Editor’s Note: The following article comes from Kevin Creighton. Kevin has been a longtime shooter and outspoken supporter of the second amendment but it wasn’t until the last few years that he got serious about learning more about shooting for the purpose of self-defense. I believe the 9mm Smith & Wesson M&P Shield that Kevin discusses in this article is one of the better single-stack subcompact pistols available right now, and while I wouldn’t necessarily recommend all of the same accessories Kevin mentions here, he has certainly done his homework, and I think there is much the average gun owner can learn from his approach to choosing his everyday carry gear. You can find out more about Kevin and his other writings here.  -CB

I realized the advantages of small 9mm pistols quite early in my concealed carry journey. In fact, the first gun I bought specifically to carry concealed while outside of the house was a subcompact SCCY CPX-1. While the small size and light weight of that gun served me well, I eventually reached the point where I couldn’t find the accessories and upgrades I wanted because they were not available for the SCCY, so I switched over to carrying a Smith and Wesson Shield in 9mm.

As Chris said in his earlier article on the Glock 43, the primary reason to carry a single stack 9mm is its ease of carry and concealability. The Shield predates the Glock by a few years, and it has benefited from a number of accessories from third-party manufacturers that improve its ease of use. I bought my Shield as an everyday carry gun, and it has served in that role very well these past few years.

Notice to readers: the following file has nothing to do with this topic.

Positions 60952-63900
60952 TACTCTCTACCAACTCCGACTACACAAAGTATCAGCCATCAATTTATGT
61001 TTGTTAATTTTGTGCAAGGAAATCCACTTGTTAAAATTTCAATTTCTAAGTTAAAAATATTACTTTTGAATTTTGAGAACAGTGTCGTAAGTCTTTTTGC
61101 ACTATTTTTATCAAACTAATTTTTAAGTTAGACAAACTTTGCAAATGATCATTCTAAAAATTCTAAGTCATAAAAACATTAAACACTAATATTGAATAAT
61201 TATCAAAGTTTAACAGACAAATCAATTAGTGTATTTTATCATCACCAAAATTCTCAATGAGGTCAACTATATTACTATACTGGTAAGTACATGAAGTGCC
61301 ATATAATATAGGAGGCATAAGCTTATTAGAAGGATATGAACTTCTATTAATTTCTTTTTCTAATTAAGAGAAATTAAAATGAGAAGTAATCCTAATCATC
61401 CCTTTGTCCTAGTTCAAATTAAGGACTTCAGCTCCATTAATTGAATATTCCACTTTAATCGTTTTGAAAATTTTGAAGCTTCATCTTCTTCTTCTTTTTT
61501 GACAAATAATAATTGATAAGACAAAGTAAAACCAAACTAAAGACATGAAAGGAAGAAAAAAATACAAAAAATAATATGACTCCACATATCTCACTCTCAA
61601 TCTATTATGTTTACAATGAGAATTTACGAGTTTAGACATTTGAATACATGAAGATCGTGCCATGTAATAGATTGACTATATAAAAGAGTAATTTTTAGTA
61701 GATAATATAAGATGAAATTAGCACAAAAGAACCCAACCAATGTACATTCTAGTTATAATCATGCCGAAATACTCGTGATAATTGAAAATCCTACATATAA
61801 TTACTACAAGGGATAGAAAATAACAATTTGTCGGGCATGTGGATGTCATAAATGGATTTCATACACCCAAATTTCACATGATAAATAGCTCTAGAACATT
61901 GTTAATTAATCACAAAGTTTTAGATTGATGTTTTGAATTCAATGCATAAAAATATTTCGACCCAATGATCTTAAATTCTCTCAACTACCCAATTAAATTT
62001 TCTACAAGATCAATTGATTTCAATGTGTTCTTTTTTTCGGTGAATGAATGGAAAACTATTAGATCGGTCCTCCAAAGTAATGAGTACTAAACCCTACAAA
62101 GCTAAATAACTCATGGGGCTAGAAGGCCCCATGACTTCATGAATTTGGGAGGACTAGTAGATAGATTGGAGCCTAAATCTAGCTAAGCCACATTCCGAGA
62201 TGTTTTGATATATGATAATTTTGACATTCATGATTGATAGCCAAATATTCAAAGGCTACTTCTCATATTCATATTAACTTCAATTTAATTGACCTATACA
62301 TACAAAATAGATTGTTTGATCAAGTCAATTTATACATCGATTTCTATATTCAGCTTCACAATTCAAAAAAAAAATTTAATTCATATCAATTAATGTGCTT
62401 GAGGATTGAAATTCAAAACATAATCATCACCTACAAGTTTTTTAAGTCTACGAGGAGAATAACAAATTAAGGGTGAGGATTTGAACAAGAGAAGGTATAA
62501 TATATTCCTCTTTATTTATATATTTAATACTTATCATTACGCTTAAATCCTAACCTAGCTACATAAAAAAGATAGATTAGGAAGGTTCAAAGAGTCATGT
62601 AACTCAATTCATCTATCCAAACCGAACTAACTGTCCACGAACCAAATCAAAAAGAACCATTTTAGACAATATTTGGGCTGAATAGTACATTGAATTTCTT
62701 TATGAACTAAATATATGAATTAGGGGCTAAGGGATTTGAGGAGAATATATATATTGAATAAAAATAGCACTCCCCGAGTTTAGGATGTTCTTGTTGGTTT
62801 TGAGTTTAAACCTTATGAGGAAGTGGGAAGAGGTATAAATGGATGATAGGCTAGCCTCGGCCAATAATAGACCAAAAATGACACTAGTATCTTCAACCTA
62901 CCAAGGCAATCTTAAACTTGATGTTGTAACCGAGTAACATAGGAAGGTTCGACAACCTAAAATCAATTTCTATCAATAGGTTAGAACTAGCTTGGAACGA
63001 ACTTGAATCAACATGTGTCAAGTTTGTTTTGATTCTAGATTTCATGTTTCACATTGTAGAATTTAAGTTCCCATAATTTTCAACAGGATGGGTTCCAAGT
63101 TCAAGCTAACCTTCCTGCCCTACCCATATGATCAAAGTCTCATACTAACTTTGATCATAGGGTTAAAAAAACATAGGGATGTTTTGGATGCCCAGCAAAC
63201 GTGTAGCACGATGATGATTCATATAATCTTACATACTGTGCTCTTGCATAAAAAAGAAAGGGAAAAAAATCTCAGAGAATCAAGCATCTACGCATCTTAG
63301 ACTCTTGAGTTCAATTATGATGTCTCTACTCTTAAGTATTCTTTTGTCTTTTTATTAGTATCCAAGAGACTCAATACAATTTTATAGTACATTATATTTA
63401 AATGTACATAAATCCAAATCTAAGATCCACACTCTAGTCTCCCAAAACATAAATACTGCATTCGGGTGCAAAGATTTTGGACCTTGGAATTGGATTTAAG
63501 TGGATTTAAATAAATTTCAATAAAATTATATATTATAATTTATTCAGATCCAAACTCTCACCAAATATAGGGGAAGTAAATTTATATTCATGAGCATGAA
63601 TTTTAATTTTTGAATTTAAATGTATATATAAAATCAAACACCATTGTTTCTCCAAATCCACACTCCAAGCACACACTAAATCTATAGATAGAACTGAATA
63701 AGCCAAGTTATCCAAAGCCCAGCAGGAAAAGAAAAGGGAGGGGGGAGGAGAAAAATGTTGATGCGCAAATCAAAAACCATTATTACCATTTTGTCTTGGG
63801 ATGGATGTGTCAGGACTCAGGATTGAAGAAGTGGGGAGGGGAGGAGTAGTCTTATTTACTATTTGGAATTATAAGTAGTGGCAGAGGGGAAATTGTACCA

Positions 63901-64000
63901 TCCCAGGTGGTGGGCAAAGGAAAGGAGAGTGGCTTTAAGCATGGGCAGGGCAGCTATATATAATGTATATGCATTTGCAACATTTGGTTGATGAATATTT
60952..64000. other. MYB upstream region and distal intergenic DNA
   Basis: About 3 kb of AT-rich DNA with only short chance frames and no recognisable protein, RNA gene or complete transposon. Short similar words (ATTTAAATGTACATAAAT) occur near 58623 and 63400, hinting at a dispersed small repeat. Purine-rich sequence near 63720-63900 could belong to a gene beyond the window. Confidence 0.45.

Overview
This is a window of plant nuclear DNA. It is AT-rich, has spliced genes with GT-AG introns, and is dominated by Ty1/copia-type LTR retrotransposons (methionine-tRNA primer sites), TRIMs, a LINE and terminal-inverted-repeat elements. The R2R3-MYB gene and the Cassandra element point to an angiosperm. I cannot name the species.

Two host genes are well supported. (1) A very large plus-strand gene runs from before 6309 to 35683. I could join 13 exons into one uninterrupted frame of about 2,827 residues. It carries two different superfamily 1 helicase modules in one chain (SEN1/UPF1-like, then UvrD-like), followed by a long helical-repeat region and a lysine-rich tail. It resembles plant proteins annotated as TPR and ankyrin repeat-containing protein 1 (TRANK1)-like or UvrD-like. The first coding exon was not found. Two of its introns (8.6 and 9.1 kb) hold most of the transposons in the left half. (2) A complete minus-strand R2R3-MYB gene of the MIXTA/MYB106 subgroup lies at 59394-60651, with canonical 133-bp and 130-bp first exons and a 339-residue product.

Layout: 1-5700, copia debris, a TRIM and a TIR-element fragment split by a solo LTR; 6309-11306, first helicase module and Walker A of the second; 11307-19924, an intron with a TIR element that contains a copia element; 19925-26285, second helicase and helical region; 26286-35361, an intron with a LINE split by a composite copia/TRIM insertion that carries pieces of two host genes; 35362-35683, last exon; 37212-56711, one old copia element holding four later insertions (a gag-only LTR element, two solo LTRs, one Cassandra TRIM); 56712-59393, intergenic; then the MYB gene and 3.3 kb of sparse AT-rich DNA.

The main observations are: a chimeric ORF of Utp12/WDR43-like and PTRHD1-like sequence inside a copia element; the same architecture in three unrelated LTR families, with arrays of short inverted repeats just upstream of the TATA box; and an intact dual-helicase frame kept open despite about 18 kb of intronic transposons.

One of the first things I noticed about the Shield was its trigger. Due to the striker-fired action, the stock trigger on the Shield is quite good, especially in comparison to similar-sized double-action only guns such as the Ruger LC9 and Kel-Tec P11. To improve the Shield’s trigger pull even more, I installed an Apex Tactical Duty/Carry Trigger Enhancement kit. The kit was easy to install in under an hour with the tools I had around the house, and it dramatically improved the reset, travel, and break of the trigger, and it also dropped the amount of effort needed to fire the gun from 6.5 pounds to just over 5 pounds. I have well over 2000 rounds with the Apex trigger at this point, and despite installing it myself (I’m not known for my mechanical inclination), I’ve had no hiccups and no issues with ammunition malfunctions due to the striker not having enough force to ignite the primer.